NEW DELHI (AP) — India on Wednesday hosted senior security officials from Russia, Iran and five Central Asian countries to discuss the ramifications of the Taliban takeover of Afghanistan in talks that were boycotted by rival Pakistan and its ally China. A joint statement released after the meeting said the eight participating nations also discussed […]
India hosts talks on Afghanistan boycotted by rival Pakistan
NEW DELHI (AP) — India on Wednesday hosted senior security officials from Russia, Iran and five Central Asian countries to discuss the ramifications of the Taliban takeover of Afghanistan in talks that were boycotted by rival Pakistan and its ally China.
A joint statement released after the meeting said the eight participating nations also discussed threats arising from terrorism, radicalization and drug trafficking as well as the need for humanitarian assistance. No details were provided.
India’s National Security Adviser Ajit Doval invited security chiefs from Iran, Kazakhstan, Kyrgyz Republic, Russia, Tajikistan, Turkmenistan and Uzbekistan for the meeting. Afghan representatives were not invited. Pakistan and China declined to attend, with Pakistan’s National Security Adviser Moeed Yusuf last week calling India a “spoiler” and not a “peacemaker” in Afghanistan.
“This is a time for close consultation among us,” Doval said in opening remarks ahead of the meeting. He said he hoped the deliberations will help the people of Afghanistan and enhance the region’s collective security.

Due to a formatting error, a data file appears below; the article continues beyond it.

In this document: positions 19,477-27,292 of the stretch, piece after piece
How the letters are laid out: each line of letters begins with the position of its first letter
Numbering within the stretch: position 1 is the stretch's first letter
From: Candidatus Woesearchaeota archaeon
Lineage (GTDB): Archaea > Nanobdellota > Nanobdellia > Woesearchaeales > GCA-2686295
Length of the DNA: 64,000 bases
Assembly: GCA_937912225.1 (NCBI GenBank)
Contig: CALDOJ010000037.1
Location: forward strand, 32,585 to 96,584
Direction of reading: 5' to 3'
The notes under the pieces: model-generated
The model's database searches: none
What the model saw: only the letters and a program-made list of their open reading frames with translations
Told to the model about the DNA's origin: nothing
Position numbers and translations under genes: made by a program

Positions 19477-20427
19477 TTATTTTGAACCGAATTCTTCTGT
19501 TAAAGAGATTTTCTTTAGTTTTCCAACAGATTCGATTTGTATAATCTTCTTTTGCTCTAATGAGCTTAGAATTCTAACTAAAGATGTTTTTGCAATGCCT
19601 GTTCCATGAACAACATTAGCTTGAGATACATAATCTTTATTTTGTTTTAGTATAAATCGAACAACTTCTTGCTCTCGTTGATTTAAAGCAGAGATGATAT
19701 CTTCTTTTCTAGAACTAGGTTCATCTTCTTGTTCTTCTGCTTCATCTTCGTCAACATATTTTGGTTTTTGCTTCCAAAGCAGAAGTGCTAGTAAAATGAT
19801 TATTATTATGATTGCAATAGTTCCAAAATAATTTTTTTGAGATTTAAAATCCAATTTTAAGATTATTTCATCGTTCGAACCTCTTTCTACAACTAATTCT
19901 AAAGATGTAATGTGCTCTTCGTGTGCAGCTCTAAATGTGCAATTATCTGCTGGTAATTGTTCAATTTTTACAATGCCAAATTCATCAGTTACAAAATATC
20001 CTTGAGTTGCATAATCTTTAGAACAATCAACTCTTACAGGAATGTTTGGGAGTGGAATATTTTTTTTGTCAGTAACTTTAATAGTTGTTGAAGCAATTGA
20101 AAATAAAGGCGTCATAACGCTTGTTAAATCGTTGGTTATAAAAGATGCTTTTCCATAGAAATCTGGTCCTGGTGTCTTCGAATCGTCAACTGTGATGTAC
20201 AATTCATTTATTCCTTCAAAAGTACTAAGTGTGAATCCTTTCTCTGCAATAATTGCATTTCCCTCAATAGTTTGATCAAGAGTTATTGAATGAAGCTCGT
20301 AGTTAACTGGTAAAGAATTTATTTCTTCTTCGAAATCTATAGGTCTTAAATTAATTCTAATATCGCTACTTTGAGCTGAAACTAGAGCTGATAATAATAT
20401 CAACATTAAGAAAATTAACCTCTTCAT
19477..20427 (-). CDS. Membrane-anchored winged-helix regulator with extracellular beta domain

The top security officials were expected to meet Prime Minister Narendra Modi on Wednesday. The first two editions of the meeting were hosted by Iran in 2018 and 2019.
India’s foreign ministry officials said Pakistan’s refusal to attend the meeting was “unfortunate, but not surprising” and “reflects its mindset of viewing Afghanistan as its protectorate.”
The meeting underscores India’s attempts to protect its strategic interests in Afghanistan amid Pakistan’s growing influence in the region. Archrivals India and Pakistan have both long tried to wield influence over Afghanistan to meet their security interests.
India’s leaders fear the Taliban rise to power will benefit Pakistan and feed a long-simmering insurgency in the disputed region of Kashmir, where militants already have a foothold.
New Delhi’s relations with Afghanistan are in suspended animation. It has has no diplomatic presence left in Kabul after it evacuated its staff ahead of the final U.S. withdrawal from Afghanistan. It did, however, hold its first official meeting with a Taliban representative in Qatar on Aug. 31.
Before the Taliban took Kabul, India provided Afghan security forces with operational training and military equipment, even though it has had no troops on the ground. It was also the region’s largest provider of development aid to Afghanistan.